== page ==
A new method for predicting a woman's last menstrual cycle could have broader implications for menopausal women's health by helping fight bone loss and the risk of heart disease, a new study reports.
Researchers at the University of California have come up with a formula using the levels of two hormones to estimate when a woman's last menstrual cycle will take place. The formula relies on changing levels of estradiol, a hormone present in the ovary, and follicle stimulating hormone, a hormone in the brain that give instructions to the ovaries. When women go through menopause, follicle stimulating hormone levels go up while estradiol levels go down.
Typically, doctors study women's menstrual bleeding patterns to determine the so-called transition phase, even though it's an imperfect way to figure out when the final menstrual period will happen, according to the authors of the study published in the April issue of the Journal of Clinical Endocrinology & Metabolism. More than 60 percent of women who are classified as early perimenopausal -– meaning that their periods are irregular but they have no huge gaps in cycles -– become postmenopausal without any additional clinical bleeding signal.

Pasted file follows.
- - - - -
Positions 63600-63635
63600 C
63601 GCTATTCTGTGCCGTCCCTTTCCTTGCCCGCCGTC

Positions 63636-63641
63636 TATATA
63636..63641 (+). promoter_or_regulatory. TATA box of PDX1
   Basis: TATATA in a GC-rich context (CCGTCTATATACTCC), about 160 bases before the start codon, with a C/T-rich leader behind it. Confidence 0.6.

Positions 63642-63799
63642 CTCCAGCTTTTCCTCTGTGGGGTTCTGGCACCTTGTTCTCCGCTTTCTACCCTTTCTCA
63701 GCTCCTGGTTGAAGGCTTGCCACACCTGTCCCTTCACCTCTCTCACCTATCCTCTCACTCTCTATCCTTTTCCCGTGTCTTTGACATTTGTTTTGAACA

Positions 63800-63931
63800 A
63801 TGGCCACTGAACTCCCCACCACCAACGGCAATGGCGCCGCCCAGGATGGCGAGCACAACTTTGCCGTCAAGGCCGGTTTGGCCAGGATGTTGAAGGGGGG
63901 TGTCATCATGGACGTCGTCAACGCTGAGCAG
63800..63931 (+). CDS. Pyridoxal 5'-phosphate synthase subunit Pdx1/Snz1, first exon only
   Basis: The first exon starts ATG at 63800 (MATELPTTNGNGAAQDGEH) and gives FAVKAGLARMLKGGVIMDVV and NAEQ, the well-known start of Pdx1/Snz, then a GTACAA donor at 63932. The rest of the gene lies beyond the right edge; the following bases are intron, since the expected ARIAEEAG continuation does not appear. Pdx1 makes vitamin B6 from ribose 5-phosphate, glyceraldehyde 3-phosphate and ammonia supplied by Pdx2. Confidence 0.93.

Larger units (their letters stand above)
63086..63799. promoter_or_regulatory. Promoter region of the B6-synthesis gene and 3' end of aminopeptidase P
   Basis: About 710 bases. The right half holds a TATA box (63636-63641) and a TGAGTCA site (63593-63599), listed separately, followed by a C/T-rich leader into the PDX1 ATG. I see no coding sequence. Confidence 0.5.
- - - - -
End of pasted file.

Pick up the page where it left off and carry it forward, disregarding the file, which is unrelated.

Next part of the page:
"We need a better way to answer women's questions about when to expect the final menstrual period," lead author Dr. Gail Greendale, of UCLA's David Geffen School of Medicine, said in the news release.
The researchers analyzed longitudinal data from 554 women taking part in the National Institutes of Health's Study of Women's Health Across the Nation to develop their new formula for pinpointing a woman's last period.
Being able to predict the last menstrual cycle could also impact women's health in general, Greendale said. In the year leading up to the final menstrual period, women are met with faster bone loss and a greater risk of heart disease.
"For example, some researchers have proposed that an intervention begun one or two years before the final menstrual period would greatly decrease future fracture risk by preventing the very rapid bone loss that occurs in the few years before and few years after the final menses," Greendale said. "But before ideas such as this can be tested, we need to accurately predict where a woman is in her timeline to menopause."